The Miller Brewing Company is running a TV advertisement in which they take credit for inventing subliminal advertising. Perhaps the claim is in jest, yet there is a dark undercurrent where a large corporation brags about how effectively they can manipulate their customers.
The purpose of advertising is to manipulate the perceptions of consumers. Advertising creates desires where previously none existed in order to create demand for the output of industry. Discussions of economics generally assume that supply follows demand: if this were the case, however, advertising would not be necessary. In many cases, supply creates demand — and advertising is an instrumental part of this process.
That advertising alters perceptions is not a trivial fact: it is central to advertising’s effectiveness. Nissan is running an advertisement boasting about the safety features they incorporate into their automobile design. After detailing the automobile’s safety features, the advertisement concludes: “the only thing left to fear is your imagination.”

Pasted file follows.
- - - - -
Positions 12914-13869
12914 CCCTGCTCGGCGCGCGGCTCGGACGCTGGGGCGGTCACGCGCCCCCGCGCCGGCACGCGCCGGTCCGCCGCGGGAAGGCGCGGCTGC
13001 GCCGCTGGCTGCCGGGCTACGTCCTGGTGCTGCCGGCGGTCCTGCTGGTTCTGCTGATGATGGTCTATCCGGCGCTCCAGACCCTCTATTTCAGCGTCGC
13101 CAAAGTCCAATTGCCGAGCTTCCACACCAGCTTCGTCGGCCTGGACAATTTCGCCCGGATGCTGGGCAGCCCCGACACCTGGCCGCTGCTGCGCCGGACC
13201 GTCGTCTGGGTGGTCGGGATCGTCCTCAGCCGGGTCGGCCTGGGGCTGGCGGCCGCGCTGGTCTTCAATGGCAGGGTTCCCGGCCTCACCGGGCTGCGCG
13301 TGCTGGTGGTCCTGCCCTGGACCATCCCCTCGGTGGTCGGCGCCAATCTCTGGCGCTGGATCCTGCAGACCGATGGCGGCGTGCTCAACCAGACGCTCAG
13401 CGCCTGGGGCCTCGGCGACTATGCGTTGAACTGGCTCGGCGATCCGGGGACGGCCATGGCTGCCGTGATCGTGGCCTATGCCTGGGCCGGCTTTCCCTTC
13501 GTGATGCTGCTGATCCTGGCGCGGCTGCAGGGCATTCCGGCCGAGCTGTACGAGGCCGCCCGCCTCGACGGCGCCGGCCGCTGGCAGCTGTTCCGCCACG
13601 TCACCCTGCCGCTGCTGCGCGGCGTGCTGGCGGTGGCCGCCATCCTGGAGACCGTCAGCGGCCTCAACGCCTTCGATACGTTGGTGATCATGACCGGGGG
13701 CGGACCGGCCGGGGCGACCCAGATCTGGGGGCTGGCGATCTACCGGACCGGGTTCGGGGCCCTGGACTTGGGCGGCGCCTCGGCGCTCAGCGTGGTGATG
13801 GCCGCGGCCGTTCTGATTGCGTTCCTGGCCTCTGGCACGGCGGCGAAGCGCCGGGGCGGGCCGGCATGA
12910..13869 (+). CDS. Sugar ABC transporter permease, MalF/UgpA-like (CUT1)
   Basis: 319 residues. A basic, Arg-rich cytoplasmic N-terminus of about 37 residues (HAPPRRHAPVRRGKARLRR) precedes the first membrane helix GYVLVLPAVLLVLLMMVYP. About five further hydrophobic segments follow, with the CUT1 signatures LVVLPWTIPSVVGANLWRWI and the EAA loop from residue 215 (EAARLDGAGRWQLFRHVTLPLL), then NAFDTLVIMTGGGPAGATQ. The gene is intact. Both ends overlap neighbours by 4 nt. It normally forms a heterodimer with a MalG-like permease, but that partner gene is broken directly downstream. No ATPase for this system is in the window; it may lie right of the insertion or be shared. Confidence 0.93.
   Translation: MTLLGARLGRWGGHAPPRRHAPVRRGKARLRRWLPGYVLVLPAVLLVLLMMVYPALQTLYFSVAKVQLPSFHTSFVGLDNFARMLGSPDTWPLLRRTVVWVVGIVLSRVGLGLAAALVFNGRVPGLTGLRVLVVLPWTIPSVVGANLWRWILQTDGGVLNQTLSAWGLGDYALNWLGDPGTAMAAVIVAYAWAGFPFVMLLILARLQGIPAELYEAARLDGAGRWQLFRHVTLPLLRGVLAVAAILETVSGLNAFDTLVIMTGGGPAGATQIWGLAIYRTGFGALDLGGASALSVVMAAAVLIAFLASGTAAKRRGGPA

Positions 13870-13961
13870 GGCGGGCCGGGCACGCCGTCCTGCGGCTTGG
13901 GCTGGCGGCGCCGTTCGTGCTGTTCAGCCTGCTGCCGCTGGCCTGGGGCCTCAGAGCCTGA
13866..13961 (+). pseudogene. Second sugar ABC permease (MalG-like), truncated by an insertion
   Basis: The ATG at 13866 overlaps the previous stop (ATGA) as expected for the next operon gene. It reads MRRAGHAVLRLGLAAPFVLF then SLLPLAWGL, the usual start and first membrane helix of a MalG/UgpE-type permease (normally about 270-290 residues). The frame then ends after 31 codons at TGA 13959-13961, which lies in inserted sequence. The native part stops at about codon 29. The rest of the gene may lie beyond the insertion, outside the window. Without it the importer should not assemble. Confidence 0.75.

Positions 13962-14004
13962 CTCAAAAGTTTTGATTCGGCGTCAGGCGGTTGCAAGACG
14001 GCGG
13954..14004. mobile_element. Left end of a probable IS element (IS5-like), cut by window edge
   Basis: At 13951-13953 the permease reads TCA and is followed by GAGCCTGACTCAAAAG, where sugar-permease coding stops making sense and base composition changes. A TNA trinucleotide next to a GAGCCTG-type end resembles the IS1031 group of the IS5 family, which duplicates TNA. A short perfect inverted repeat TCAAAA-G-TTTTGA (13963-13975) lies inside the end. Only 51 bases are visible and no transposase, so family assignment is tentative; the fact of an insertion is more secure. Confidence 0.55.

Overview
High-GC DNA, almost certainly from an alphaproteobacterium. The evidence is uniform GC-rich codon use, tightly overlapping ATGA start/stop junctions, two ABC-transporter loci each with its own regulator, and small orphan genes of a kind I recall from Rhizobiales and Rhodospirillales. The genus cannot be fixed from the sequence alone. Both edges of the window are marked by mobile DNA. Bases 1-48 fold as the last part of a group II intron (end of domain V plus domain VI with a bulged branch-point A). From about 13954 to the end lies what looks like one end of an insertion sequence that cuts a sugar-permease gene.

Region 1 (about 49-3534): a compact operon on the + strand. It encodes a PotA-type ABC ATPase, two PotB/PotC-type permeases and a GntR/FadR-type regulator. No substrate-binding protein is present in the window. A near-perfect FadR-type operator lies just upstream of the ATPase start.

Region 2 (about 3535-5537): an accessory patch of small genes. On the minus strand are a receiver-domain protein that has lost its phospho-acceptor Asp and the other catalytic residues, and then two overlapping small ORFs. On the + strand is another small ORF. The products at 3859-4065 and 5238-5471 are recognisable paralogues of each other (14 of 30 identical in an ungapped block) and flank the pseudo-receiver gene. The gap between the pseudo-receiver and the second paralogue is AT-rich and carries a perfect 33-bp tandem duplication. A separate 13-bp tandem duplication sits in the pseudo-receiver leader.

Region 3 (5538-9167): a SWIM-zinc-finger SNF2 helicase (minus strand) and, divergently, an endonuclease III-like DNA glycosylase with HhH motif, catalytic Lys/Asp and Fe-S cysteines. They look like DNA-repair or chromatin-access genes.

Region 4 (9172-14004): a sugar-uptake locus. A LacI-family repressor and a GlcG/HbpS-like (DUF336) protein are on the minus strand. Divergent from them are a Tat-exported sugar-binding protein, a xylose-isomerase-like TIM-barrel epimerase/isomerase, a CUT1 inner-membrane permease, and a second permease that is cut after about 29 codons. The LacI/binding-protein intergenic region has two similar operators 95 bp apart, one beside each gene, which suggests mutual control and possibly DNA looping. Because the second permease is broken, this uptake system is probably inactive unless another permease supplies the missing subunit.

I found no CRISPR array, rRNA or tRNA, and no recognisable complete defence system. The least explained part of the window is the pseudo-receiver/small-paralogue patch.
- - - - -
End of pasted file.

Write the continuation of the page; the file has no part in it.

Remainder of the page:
An advertisement that instills the perception that driving is safe can have tragic consequences: driving is just about the most dangerous thing the typical American does on a daily basis. In the last 13 years, 2,977 Americans have died from terrorism. Since 2001, some 468,743 Americans have died in automobile accidents. On average, automobiles kill more Americans every month than terrorists killed on 9/11. Yet the policy implications of these two figures could not be more different.
Were Americans to perceive the true dangers inherent in driving, perhaps Federal highway subsidies and automobile manufacturer bailouts would arouse more indignation than they have, while the time and expense and social changes ushered in by the War on Terror might be redirected towards changing social values to discourage driving — by creating walkable neighborhoods and funding mass transit effectively, for example. This would certainly save more lives than military adventures abroad. Advertising and marketing exert a subtle though profound effect on the perceptions of Americans, influencing what policies are permissible.
Advertising creates reality. Advertising creates mass psychology. This influence is not benign, nor like the fabled boasts of snake oil salesman, but orchestrated perception management campaigns by organized industry meant to benefit organized industry. To the extent that advertising is ubiquitous, and to the extent that everybody assumes that advertising involves exaggerations or lies, the outcome is in many ways affected subliminally — without being noticed.